Sarah Peebles Kyle Brenders Nilan Perera
An album supporting Second HarvestAll proceeds go straight to Second Harvest, Canada’s largest food rescue charity with a dual mission of environmental protection and hunger relief. Find it on Bandcamp at Second Harvest. This digital release is Free / PWYC, according to your situation.
Music: free improvisation trio & soundscape - electroacoustic works featuring birds and insects from Aotearoa/New Zealand.
Cover: lino-cut collage Ele Willoughby / @the.minouette. Design by Yesim Tosuner / Backyard Design.
Kyle Brenders: saxophones Sarah Peebles: shō Nilan Perera: altered electric guitar and effects
A free improvisation performed at Ratio, Toronto, November 11, 2014.
Sarah Peebles, electroacoustic (2005/2020)
In the Canopy is a 40-minute work in three parts. In 2003-2004 I travelled to Aotearoa (New Zealand) via Singapore and recorded sounds of birds, insects, amphibians and rivers. The essence of my experiences listening to the abundance of life surrounding me, life often out of sight, is reflected in a phrase that came up in conversation with a Maori acquaintance: that which is just beyond our perception. The essence of my spending long, focused periods of time in nature while recording and while simply being – taking time – doesn't easily translate into words for me; it's nonverbal. But this phrase, this concept, that which is just beyond our perception, resonates. The tree canopy, the bushes, ground, air and waters held life I could often hear, sometimes suddenly, while being invisible. While the presence of beings shifted into my awareness, I had to ponder, then, what was just beyond my perception? The kaka (parrots) above, perhaps watching me, an emerging cicada, shifting weather. Or the larger view: the complexity of the biosphere, earth's constantly evolving micro– and macro communities of living things, their lives, habitats and interconnections. This infinite feedback loop.
That which is just beyond our perception is an English translation of a concept within the Māori Ngā kete o te Wānanga (Baskets of Knowledge) shared with me by Gary Millan in Paraparaumu, across from Kāpiti Island. It is from the third basket, "Te Kete Tuatea: the basket of ancestral knowledge of mākutu and whaiwhaiā and evil, including war, and also agriculture, tree or wood work, stone work and earth works."1 The Third Basket has also been described as "the experience we have of our connections with one another and with the past, the knowledge of our spiritual realities, realities beyond space and time, and the world we experience through ritual."2 I'm told that, as with all Māori concepts of knowledge, this has both a literal and spiritual dimension. I, as a guest invited to create a sound work for Radio New Zealand/Te Reo Irirangi o Aotearoa, explored my visceral experiences to this place, especially time spent in Paparoa Park on the South Island, and at Kāpiti Island off the North Island.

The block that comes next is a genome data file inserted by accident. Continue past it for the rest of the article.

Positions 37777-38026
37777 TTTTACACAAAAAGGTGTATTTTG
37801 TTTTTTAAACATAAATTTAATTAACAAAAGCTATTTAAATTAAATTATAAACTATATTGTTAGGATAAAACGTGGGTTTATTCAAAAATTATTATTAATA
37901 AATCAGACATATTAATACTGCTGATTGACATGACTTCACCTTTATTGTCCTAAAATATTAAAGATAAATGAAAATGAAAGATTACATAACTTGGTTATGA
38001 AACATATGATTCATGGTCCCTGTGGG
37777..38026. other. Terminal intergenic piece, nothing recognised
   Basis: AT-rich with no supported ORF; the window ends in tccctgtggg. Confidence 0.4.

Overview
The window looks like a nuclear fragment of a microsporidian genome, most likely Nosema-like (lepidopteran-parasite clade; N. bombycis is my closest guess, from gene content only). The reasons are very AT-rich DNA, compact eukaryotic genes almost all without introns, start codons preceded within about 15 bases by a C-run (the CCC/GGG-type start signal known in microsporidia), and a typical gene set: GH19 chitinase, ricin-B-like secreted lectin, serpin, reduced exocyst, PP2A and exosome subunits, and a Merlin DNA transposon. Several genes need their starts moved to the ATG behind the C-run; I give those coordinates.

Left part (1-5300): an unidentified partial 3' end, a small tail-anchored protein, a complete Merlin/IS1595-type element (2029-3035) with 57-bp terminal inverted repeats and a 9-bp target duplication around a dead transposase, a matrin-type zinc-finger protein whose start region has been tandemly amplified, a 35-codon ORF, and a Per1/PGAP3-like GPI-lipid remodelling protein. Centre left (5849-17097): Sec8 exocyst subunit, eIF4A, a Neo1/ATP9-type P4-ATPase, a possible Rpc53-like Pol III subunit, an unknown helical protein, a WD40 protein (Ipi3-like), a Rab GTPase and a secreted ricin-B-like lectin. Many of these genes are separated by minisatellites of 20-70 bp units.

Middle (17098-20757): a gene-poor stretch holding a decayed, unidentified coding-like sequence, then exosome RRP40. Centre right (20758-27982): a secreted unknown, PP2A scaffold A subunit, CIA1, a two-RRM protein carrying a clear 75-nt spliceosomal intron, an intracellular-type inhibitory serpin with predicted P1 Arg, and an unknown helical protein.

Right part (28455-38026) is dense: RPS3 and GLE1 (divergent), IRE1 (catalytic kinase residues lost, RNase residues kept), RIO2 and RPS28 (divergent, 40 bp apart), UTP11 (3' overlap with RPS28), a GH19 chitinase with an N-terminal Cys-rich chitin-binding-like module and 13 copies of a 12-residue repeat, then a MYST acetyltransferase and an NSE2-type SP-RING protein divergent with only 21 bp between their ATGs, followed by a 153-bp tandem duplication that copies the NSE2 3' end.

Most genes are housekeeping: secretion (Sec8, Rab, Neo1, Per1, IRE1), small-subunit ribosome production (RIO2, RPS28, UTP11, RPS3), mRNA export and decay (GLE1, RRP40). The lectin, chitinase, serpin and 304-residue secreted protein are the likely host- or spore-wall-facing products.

The unique relationships between Aotearoa's native plants and their historic pollinators, native bees and especially, birds, can be easily heard in rich birdsong and plants rustling in breezes, in the subtle wingbeats of digger bees hovering over sandy slopes, in the sounds of gathering and weaving of harakeke and wharariki (flax). Though these sounds are a fraction of the abundance and diversity of what once existed in these islands – particularly before deforestation & introduced species that occurred with European settlement, and ongoing industrial agriculture, apiculture, industry and climate change – these voices thrive and continue to instruct, compel, inspire and inform the identity and culture of Aotearoa's peoples and all who experience them. The forest canopy here and everywhere supports much that we cannot perceive and do not (yet) know – some of which we hear, smell, touch, see and feel; all of which is connected. The canopy, the life within it, the soil beneath it, the water and weather it generates, creates this place.
Sarah Peebles, electroacoustic (2006/2020)
Lift is dedicated to the remaining indigenous plants and pollinators – avian and insect – of Aotearoa/New Zealand. Inspired by my experiences on Kapiti Island, in Paparoa park and in the Wellington area, Lift is a reduction of a larger 40-minute work, In the Canopy. You can’t have flight if you don’t have lift.
Tracks 1 & 4: Joe Strutt, recording. Ted Phillips, editing assistance. Matt Rogalsky/Memory Device, mastering. Performance presented by Ratio for the album release concert for Delicate Paths - Music for Shō | たおやかな 歩 み 笙 の 音 (Unsounds 42U). © 2014 Sarah Peebles, Kyle Brenders, Nilan Perera. All rights reserved.
Track 2: Composed by Sarah Peebles at Studio Excelo, Toronto 2003-2005. Remastered by Matt Rogalsky/Memory Device 2020 .Commissioned by Radio New Zealand/Te Reo Irirangi o Aotearoa for the programme "RPM" (produced by Matthew Leonard), with assistance from the Canada Council for the Arts | Conseil des Arts du Canada. Part 1 is published on the album, Delicate Paths - Music for Shō (Unsounds 42U). © 2005, 2020 Sarah Peebles. All rights reserved.
Track 3: Composed by Sarah Peebles at Studio Excelo, Toronto 2006. Remastered by Matt Rogalsky/Memory Device 2020. © 2006, 2020 Sarah Peebles. All rights reserved.
Album: Matt Rogalsky/Memory Device, mastering. Ele Willoughbyfirstname.lastname@example.org, cover art. Yesim Tusuner/Backyard Design, cover design. Sarah Peebles, producer. Riparian Acoustics & Second Harvest, promotion assistance. © ℗ 2020 The Artists. Kyle Brenders, Nilan Perera, SOCAN. Sarah Peebles SOCAN & ASCAP for the World except Canada.
Album: Contributing artists & musicians, Nick Storring, Rob Cruickshank, Mike Filipov.
Tracks 2&3: Matthew Leonard, Radio New Zealand, Dean Hapeta/Te Kupu and family, Kirsten Hapeta and Gary Millan, John and Sue Barrett, Veronica Meduna, Brent Clough, Ted Phillips, Phil Dadson, Susan Frykberg, Sally McKay and Richard Nunns.